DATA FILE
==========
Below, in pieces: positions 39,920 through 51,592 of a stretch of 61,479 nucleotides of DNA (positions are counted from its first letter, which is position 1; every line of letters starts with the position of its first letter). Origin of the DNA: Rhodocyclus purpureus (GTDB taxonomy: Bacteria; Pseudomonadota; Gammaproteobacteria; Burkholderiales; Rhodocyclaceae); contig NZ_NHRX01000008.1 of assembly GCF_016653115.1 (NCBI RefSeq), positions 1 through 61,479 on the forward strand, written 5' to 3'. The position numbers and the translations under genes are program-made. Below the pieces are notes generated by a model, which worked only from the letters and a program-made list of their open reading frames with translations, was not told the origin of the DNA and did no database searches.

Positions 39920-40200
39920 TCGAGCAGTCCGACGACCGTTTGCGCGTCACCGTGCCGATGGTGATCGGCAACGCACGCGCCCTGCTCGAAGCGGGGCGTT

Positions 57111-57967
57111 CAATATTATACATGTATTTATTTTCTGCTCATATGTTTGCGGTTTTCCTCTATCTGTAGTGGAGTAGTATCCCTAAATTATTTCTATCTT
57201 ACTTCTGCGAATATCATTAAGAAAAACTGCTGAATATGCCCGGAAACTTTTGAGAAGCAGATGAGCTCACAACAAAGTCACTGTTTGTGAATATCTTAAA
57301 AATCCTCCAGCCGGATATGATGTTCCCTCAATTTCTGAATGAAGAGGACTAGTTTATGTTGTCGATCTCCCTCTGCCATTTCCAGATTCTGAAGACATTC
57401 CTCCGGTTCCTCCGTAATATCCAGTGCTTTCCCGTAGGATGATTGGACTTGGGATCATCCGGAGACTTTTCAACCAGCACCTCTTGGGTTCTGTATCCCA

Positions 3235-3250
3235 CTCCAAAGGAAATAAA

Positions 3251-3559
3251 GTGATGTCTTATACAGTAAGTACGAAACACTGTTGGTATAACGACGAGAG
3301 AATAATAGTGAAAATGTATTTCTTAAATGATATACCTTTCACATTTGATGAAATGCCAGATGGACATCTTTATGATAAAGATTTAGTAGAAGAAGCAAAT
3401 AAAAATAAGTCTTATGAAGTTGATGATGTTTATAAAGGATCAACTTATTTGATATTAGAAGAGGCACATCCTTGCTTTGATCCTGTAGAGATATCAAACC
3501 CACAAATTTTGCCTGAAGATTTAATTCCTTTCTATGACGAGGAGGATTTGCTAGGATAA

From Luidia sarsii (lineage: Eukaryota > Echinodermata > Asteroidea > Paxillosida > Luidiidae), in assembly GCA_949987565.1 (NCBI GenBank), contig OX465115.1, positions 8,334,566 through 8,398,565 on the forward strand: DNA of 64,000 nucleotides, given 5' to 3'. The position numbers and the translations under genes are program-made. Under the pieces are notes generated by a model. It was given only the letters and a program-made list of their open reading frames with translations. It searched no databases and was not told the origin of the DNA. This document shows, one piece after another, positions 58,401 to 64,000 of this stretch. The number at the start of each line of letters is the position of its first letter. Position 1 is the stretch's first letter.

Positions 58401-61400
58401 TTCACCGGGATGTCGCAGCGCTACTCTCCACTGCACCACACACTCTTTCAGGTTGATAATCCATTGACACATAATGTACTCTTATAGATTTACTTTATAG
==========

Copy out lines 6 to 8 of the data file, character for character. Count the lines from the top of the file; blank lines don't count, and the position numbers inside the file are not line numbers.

57201 ACTTCTGCGAATATCATTAAGAAAAACTGCTGAATATGCCCGGAAACTTTTGAGAAGCAGATGAGCTCACAACAAAGTCACTGTTTGTGAATATCTTAAA
57301 AATCCTCCAGCCGGATATGATGTTCCCTCAATTTCTGAATGAAGAGGACTAGTTTATGTTGTCGATCTCCCTCTGCCATTTCCAGATTCTGAAGACATTC
57401 CTCCGGTTCCTCCGTAATATCCAGTGCTTTCCCGTAGGATGATTGGACTTGGGATCATCCGGAGACTTTTCAACCAGCACCTCTTGGGTTCTGTATCCCA